Arsenio’s ESL Podcast | Season 5 Episode 187 | Grammar | Participle Clauses

Welcome back to another ESL podcast, and today’s podcast is going to be about the complexity of participle clauses. Now, having taught in upcountry two months ago, I realized that participles are often confused with gerunds. Before we get into that , we normally use participle clauses to avoid repetition and say things in a more concise way. We use the present participle to convey an active meaning while the past participle has a passive meaning. They both look like -ed and -ing adjectives, at times.

Seeing the vast range of food on offer, i couldn’t help wanting to buy everything.

Given enough support, they should be able to complete the task.

If we want to say that one thing happened before another, we can use a perfect participle.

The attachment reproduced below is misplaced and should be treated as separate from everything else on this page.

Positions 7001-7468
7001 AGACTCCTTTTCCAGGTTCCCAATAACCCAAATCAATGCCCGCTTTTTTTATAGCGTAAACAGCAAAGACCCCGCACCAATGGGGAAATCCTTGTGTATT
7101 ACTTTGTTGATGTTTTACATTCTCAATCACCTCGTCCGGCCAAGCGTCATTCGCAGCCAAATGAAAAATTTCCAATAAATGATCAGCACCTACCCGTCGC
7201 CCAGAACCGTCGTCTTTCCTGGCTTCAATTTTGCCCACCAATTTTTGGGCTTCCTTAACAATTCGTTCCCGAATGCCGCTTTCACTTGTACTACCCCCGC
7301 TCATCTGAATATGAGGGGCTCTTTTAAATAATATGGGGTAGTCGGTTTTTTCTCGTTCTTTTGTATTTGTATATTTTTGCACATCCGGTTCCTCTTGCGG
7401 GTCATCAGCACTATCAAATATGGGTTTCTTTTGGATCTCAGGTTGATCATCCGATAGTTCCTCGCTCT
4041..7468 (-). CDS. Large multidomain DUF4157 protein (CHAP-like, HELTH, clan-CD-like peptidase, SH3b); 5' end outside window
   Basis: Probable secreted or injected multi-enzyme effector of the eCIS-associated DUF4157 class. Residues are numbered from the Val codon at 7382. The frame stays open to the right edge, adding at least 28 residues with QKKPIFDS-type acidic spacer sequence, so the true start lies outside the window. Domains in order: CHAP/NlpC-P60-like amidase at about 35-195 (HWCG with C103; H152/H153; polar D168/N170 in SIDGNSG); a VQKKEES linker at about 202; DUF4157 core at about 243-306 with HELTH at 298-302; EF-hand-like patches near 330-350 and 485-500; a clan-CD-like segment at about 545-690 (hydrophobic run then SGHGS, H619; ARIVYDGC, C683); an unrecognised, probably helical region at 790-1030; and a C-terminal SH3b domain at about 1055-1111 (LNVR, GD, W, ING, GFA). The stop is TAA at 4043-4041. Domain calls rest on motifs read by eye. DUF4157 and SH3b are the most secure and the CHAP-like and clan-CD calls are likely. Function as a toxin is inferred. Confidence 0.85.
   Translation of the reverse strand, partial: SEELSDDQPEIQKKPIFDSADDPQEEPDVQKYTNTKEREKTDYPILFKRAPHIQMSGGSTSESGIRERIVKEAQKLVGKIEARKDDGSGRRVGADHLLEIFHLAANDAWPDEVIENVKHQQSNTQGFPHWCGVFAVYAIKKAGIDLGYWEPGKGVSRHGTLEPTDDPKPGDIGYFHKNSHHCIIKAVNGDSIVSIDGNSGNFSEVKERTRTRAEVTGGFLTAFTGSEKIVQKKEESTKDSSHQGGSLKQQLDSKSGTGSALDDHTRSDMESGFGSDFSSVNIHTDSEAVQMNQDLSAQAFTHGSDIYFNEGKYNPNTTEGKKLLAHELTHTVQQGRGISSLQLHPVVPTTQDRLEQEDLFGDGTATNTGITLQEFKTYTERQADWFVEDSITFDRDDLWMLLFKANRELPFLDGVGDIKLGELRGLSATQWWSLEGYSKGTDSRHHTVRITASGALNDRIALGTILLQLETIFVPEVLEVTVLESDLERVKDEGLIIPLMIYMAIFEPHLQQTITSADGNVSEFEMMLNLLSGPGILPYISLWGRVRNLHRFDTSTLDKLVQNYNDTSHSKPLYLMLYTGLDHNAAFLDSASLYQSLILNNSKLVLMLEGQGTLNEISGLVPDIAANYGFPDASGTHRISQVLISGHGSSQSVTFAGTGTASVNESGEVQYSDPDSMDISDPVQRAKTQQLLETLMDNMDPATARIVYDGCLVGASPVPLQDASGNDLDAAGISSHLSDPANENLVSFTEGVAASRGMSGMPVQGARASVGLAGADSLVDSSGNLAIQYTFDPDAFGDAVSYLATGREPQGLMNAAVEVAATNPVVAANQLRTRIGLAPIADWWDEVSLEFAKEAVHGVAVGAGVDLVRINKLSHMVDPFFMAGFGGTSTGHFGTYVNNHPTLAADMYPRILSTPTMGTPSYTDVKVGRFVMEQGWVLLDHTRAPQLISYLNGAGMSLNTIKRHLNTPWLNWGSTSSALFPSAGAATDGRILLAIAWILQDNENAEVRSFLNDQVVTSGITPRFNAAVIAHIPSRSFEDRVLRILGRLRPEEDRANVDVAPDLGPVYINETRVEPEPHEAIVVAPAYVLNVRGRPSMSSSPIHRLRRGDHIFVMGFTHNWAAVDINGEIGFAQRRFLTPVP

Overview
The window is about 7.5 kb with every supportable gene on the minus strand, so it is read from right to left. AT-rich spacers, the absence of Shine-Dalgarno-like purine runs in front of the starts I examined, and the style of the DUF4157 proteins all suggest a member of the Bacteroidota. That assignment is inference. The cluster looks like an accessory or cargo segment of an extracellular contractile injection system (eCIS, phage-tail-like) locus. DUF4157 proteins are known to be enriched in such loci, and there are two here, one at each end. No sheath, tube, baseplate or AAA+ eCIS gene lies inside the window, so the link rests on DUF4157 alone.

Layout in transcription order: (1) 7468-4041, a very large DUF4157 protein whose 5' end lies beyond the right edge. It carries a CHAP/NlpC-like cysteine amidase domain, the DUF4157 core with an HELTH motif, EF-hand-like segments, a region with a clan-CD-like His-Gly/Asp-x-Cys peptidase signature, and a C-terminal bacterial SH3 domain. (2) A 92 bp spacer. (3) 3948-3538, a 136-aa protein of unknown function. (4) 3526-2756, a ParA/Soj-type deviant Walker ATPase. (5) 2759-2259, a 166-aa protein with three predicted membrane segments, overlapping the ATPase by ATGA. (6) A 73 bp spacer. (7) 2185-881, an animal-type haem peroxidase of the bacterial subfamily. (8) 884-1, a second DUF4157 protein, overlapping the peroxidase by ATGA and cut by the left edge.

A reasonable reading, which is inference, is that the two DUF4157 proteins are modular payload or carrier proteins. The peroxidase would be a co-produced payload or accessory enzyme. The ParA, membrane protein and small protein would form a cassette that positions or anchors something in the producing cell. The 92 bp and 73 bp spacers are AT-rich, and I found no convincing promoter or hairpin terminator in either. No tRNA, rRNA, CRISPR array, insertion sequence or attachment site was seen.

Having spoken to him on several occasions, I’m surprised he didn’t recognize me.

We use participle clauses:

  • to replace a relative clause.

Many of the children spoken to in the survey said they were satisfied with the facilities.

(Many of the children who were spoken to…)

  • to replace a conjunction with because or so.

Being too far to walk, we decided to get a bus home.

(Because it was too far…./it was too far……so)

  • to replace a conjunction with after, when or once.

Having read a review of the film, I no longer wanted to watch it.

(Once I had read…./after reading….)

  • to replace a conjunction with while.

He ripped his trousers climbing over the fence.

(while he was climbing…)

  • to replace the if clause in a conditional.

Taken with just a little milk, tea is one of the most refreshing drinks.

(If it is taken….)

Although the subject is usually the same, the participle clause can have a different subject from the main clause.

All the other children having been collected, Alex started to wonder where his mother could be.

Podcast

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